“The officers also saw cattle with no food or water and there was no dry lying area for them. Similarly, there was no dry lying area for any other animals.”

RSPCA officers inspected the dogs. They had wood in their rectum, their abdomens and guts felt empty, and they had scratches and damaged ears as if they had been fighting.

Bowd told the probation service that he was £60,000 in debt. He was working 14 hours every day just to ‘keep his head above water’ on a self-employed basis.

Lucy Taylor-Grimes, mitigating, said: “He just couldn’t keep up with the volume of food that the animals needed.”

Bowd admitted a catalogue of animal welfare offences against pigs and dogs. He also admitted failing to dispose of animal bones correctly, failing to maintain a register of the cattle on his holding, and not maintaining a proper veterinary medicine record for his livestock.

Sentencing: 18-week jail sentence, suspended for 12 months; ordered to pay £1,615 in court costs. Lifetime ban on keeping pigs, cattle and dogs with the possibility of review after five years.

StokeonTrentLive

Peterhead, Aberdeenshire: Gary Stevens

#TheList Gary Stevens, born 13/07/1966 of Hallmoss Farm, near Peterhead AB42 3BP – for cruelty to livestock, a Shetland pony and a donkey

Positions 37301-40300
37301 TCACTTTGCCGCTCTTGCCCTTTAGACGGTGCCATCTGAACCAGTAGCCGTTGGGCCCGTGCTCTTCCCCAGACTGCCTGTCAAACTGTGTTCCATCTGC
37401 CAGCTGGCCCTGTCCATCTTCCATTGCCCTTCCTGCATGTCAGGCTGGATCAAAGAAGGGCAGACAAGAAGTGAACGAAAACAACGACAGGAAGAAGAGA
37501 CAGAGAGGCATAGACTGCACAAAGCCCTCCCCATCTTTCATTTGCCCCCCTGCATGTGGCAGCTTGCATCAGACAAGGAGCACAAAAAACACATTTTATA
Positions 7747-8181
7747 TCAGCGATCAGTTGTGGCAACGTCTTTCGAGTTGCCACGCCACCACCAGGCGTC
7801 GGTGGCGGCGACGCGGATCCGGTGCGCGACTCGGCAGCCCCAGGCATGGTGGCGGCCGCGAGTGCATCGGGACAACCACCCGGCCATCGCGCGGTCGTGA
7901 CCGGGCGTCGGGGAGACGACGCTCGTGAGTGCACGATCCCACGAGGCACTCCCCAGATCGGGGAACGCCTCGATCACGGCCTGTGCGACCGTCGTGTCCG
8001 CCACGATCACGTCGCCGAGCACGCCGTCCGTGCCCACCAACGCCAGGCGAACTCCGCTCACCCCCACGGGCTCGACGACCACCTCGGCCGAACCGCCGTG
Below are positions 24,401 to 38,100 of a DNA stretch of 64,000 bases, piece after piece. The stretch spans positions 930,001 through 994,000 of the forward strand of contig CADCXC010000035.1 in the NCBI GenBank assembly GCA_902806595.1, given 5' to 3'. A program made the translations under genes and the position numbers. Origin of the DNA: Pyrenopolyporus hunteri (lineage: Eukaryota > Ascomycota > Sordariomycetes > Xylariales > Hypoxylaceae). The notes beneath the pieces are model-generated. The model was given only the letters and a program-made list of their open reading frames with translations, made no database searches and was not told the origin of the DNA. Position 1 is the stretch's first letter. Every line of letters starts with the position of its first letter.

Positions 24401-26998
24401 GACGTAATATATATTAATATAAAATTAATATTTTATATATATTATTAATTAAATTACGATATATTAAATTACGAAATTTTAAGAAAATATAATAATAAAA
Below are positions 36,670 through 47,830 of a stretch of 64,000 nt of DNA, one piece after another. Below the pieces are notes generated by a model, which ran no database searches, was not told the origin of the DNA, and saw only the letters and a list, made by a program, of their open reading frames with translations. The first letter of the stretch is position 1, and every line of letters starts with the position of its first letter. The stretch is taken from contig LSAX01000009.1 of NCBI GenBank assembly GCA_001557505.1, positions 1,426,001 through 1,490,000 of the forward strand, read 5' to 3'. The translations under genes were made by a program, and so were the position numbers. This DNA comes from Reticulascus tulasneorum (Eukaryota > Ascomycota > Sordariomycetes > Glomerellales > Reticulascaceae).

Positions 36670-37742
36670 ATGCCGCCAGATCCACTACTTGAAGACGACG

Gary Stevens from Peterhead caused suffering to livestock, a donkey and a pony.
Gary Stevens was jailed over the ‘extreme neglect’ of a pony and a donkey. A total of 45 animals, including horses, pigs, sheep, lambs, cats, dogs and terrapins, were removed from his Peterhead farm by the Scottish SPCA.

Stevens pleaded guilty to three of eight criminal charges raised against him under the Animal Health and Welfare (Scotland) Act 2006.

He had all his livestock seized by Aberdeenshire Council’s Animal Health and Welfare Service in August 2018, following a series of visits by inspectors, prompted by public concerns.

A vet deemed it necessary for the animals to be removed due to concerns over their poor condition, lack of veterinary treatment and the dreadful conditions in which they were kept.

A pig was euthanised to end its suffering and the remaining livestock were taken to a place where they could be restored to health. Aberdeenshire Council subsequently sought a disposal order at Peterhead Sheriff Court which was granted in February 2019 allowing the animals to be sold.

Senior council animal health and welfare inspector Pauline Anderson said: “We welcome the strong sentence that has been imposed in what was a very distressing case.